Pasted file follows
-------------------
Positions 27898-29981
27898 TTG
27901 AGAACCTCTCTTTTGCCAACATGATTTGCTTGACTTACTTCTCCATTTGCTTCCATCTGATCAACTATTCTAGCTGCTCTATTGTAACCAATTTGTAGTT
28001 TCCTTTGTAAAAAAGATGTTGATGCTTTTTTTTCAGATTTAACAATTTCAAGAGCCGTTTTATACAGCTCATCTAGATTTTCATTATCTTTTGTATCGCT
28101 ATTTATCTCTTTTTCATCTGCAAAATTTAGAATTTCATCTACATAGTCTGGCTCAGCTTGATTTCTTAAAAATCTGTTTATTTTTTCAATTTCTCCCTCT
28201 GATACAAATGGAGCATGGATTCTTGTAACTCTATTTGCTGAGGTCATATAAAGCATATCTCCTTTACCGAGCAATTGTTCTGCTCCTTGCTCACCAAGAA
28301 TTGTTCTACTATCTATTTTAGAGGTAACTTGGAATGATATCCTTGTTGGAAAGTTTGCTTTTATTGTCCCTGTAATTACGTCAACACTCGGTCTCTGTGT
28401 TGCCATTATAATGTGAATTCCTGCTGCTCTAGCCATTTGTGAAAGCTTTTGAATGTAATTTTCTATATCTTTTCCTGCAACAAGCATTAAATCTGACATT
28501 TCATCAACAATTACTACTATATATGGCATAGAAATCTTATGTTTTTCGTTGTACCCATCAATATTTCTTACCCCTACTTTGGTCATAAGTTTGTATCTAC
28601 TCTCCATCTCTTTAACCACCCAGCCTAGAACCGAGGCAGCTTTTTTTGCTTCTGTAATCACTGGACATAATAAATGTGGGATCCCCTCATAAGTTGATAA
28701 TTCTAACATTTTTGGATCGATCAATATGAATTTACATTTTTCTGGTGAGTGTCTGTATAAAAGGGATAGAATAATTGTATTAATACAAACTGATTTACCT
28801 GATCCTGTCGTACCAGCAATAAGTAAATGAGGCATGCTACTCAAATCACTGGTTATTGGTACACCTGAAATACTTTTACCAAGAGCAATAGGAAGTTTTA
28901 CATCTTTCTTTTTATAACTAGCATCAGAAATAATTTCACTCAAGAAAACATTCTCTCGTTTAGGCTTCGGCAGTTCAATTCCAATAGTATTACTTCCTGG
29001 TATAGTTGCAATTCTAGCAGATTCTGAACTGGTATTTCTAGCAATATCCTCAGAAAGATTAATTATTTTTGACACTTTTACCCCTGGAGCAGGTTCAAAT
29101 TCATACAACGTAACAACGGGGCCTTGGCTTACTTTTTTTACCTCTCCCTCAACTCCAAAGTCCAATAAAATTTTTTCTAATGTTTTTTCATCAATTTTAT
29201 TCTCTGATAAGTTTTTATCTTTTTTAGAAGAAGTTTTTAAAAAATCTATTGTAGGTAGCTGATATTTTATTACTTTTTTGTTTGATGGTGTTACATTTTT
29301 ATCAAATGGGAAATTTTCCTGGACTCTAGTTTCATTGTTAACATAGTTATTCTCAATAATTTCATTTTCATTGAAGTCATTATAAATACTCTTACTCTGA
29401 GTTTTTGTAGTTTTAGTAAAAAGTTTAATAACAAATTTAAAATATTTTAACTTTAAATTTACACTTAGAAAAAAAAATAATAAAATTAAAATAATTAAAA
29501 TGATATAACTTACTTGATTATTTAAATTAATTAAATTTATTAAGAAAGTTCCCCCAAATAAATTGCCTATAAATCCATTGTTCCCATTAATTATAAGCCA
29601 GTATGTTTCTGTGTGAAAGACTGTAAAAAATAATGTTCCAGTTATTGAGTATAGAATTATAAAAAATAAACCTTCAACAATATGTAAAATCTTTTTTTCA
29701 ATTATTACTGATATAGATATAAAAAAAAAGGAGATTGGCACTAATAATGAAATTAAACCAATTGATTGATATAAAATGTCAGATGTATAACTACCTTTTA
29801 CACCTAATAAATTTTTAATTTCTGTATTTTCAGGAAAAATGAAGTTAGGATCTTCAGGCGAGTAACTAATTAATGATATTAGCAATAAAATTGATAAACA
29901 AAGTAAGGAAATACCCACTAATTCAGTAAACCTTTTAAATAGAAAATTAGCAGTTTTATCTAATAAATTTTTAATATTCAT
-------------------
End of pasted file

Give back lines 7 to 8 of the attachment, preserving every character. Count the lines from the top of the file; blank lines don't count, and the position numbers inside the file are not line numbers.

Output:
28301 TTGTTCTACTATCTATTTTAGAGGTAACTTGGAATGATATCCTTGTTGGAAAGTTTGCTTTTATTGTCCCTGTAATTACGTCAACACTCGGTCTCTGTGT
28401 TGCCATTATAATGTGAATTCCTGCTGCTCTAGCCATTTGTGAAAGCTTTTGAATGTAATTTTCTATATCTTTTCCTGCAACAAGCATTAAATCTGACATT